I love serendipity, but I have to admit, this one strikes me as very weird. As some of you know, today is my 65th birthday.  It’s an oddly important one for me.  When I was a young teenager, for some reason (that now I have trouble understanding), I had the notion that anyone who could make it to 65 had done pretty well for him/herself and that it was a reasonable time to pass off this mortal coil (not that I had read Hamlet yet).  At least it would mean not dying  young.  So I thought that it would be reasonable goal. Ai yai yai.  Kids.  Well, I no longer think of 65 as the goal in life.  I mean, I don’t particularly want to double it, but I’m happy to plod along for a good long time still.  The other reason that it is significant for me is that my dad died at 65.  That was 1989, a good long time ago; and I remember at the time thinking that he was too young, [...]

2020-10-05T12:58:06-04:00October 5th, 2020|Public Forum|

Hard Evidence that the Book of Acts was Written by an Eyewitness?

Here is an interesting question I received about a Christian apologist’s argument that the book of Acts must be written by an eyewitness, a view that I think is completely wrong.  It’s one of those arguments that has no bearing on anything when you actually think about it, but until someone points out the flaw, it’s hard to see it -- or I assume so since so many people get taken in by this sort of thing. It comes in a book called I Don’t Have Enough Faith to be an Atheist, a title which, I have to say, is a clear indication of how well informed the book will be.  But that would be an entire post of its own.  Here I’ll focus on the question raised: QUESTION: One thing about the reliability of the book of Acts I’m constantly encountering when researching popular apologetics is Frank Turek’s argument in his book I Don’t Have Enough Faith To Be An Atheist.  In it he quotes a Colin Hemer, who apparently chronicled the last 16 [...]

2020-10-23T23:34:48-04:00October 4th, 2020|Acts of the Apostles, Paul and His Letters, Public Forum|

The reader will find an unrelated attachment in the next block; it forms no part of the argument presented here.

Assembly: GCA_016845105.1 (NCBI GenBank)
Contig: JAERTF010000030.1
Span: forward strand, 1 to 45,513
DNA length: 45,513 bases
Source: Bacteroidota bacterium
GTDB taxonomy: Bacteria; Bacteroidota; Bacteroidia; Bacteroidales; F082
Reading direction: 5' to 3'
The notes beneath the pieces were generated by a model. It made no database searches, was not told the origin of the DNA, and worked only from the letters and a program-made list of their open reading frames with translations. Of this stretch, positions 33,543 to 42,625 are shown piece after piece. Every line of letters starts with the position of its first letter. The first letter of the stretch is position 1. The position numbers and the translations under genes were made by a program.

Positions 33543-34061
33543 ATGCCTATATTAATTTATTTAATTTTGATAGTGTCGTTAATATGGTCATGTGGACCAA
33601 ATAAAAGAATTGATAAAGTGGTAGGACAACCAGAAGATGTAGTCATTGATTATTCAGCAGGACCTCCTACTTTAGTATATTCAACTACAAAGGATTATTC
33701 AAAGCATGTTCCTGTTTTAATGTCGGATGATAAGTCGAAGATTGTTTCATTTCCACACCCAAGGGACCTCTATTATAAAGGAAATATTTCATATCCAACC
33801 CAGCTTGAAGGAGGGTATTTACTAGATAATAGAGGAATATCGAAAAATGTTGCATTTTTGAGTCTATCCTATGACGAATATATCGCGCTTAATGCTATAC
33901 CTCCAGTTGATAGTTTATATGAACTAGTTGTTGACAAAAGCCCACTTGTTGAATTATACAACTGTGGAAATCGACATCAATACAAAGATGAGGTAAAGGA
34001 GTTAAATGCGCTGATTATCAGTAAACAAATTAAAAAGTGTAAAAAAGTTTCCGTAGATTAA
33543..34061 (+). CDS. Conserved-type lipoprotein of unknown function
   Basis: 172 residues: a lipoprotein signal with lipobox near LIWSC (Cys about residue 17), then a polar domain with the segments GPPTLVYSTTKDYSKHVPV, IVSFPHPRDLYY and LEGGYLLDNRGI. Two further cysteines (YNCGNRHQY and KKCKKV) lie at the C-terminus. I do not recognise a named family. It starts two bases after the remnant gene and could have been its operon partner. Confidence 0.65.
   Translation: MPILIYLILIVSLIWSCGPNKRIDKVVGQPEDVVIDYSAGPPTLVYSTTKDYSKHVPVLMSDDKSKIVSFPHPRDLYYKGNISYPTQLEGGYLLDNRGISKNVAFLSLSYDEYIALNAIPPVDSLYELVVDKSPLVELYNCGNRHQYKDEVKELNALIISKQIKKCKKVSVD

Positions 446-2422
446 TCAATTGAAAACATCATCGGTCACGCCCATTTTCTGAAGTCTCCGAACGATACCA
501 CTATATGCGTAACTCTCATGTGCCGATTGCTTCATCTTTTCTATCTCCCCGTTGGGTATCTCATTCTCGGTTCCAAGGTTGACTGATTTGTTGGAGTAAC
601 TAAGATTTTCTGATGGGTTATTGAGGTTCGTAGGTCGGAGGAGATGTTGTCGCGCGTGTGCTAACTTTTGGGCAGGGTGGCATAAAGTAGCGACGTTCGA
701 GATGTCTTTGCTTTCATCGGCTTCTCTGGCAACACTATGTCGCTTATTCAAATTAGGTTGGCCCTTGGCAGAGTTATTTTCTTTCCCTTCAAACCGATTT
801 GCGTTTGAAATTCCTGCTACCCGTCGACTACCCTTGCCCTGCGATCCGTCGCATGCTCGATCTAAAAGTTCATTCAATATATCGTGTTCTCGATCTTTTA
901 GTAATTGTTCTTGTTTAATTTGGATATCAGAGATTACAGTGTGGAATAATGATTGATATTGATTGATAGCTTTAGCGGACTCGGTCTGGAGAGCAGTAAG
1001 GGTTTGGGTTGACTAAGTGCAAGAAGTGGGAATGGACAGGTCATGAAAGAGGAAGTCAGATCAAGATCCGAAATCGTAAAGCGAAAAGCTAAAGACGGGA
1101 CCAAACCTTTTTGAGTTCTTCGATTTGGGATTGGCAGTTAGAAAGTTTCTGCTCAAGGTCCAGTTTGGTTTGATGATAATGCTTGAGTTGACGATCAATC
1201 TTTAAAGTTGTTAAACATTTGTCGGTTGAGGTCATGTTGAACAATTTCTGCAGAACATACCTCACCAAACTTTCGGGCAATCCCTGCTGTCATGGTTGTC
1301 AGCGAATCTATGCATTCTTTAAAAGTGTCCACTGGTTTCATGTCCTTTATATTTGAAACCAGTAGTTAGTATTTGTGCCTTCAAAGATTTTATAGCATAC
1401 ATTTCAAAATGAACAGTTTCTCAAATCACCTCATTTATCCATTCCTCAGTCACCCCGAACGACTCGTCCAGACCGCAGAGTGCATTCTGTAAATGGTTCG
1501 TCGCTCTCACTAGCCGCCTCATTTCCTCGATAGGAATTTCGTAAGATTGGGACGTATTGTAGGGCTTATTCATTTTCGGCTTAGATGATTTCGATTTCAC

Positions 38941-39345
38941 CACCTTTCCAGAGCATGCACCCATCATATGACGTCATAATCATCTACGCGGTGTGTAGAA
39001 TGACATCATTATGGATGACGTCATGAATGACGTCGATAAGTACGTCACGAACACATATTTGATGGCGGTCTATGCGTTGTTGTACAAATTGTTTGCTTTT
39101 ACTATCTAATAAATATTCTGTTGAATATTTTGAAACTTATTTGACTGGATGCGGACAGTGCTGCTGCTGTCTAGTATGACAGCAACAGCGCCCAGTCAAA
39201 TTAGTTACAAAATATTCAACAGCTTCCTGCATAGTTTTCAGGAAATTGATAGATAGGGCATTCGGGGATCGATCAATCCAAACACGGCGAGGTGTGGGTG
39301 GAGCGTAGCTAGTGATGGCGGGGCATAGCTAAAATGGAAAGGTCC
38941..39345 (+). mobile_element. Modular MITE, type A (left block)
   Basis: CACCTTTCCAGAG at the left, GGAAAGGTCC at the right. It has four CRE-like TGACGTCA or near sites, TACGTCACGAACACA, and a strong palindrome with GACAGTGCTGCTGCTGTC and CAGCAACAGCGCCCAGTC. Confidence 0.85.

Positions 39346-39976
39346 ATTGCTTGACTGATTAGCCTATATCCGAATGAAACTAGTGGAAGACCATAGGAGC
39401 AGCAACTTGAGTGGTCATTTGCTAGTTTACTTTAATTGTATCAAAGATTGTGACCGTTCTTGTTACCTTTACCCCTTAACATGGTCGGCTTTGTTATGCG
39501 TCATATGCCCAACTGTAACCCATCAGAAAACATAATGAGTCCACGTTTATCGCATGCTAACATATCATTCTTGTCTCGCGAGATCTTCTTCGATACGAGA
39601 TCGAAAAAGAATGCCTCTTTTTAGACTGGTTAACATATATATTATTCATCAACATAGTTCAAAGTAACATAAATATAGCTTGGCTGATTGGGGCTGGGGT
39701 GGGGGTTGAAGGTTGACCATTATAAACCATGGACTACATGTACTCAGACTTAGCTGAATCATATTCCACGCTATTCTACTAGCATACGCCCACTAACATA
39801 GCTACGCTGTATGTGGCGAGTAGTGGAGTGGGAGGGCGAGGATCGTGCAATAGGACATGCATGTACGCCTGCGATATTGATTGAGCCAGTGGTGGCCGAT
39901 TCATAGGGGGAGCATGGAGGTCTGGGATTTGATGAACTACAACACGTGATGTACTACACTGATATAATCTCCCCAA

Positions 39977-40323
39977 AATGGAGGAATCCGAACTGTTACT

Another Important Evangelical Charity: Guest Post by Robin Jones

Most of you will remember a couple of months ago I asked my old friend Robin Jones, from my conservative evangelical days (classmate at Moody Bible Institute!), to write some guest posts for the blog.  Robin is active in and knowledgeable about the kinds of social work some evangelical organizations and the evangelical Christians connected with them engage in.  Most of us are blithely ignorant of such things, knowing evangelicals only by reputation and bad press (understandably).  But in fact some are doing a world of good in a world of suffering, reaching out in ways others of us simply don't or can't, helping those we ourselves may desperately wish we too could help. Robin's first post was very moving, and can be found here: .  Here now is a second. ******************************************************* This Little Light of Mine A Christian and an atheist walk into a bar… Actually, as we all know, a Christian wouldn’t be caught dead in a bar (unless, of course, no one from church was around, and they were really, really [...]

2020-10-21T08:49:32-04:00September 28th, 2020|Public Forum|

Gospel Questions and Problems

Here I return to the quiz I gave my undergraduate class the first day of the term; I have been explaining why I ask the questions I do and what I would like my students to learn from them.  Here now are three more of the questions Name three Gospels from outside the New Testament Some students may know something like the Gospel of Thomas, but, well, not many even know this one.  In the course we spend most of our time, of course, talking about Matthew, Mark, Luke, and John.  But we also look at some of the amazing non-canonical Gospels: The Gospel of Peter. This is a fragmentary alternative account of Jesus’ trial, death, and resurrection, with unusually interesting features, including an actual description of the resurrection.  People are surprised to hear this, but the New Testament Gospels do *not* describe the resurrection.  They indicate that Jesus was buried, and then they jump to the third day when his tomb is discovered empty.  The event itself is not narrated.  But it is in [...]

2020-09-13T14:55:06-04:00September 13th, 2020|Canonical Gospels, Public Forum|

An Unusual Podcast Interview with a Muslim about How I Debate. Check This One Out!

Very rarely do I myself find an interview that I've done very interesting -- usually because they are often on the same topics, over and over again.  And I almost *never* listen to one afterward.  This one is an exception.  Everyone has her or his preferences, but I really like this one. It is also one of the weirdest interviews I've ever done.  This guy contacted me out of the blue about a new podcast he was doing.  He lived in Chicago.  I was going to be in Chicago to give a talk at a conservative evangelical "apologetics" conference; the three other speakers were all hard-core evangelicals who believed the Bible is "inerrant," and I was speaker number 4.  That in itself was going to be a scream (it was; I had a great time).  But this guy wanted to interview me.  He was going to the conference.  And he was a Muslim. I'm thinkin': Really?!?  He asks for an interview a couple of times; I tell him I'm not sure the organizers are going [...]

2020-09-12T10:47:15-04:00September 11th, 2020|Bart's Debates, Public Forum, Video Media|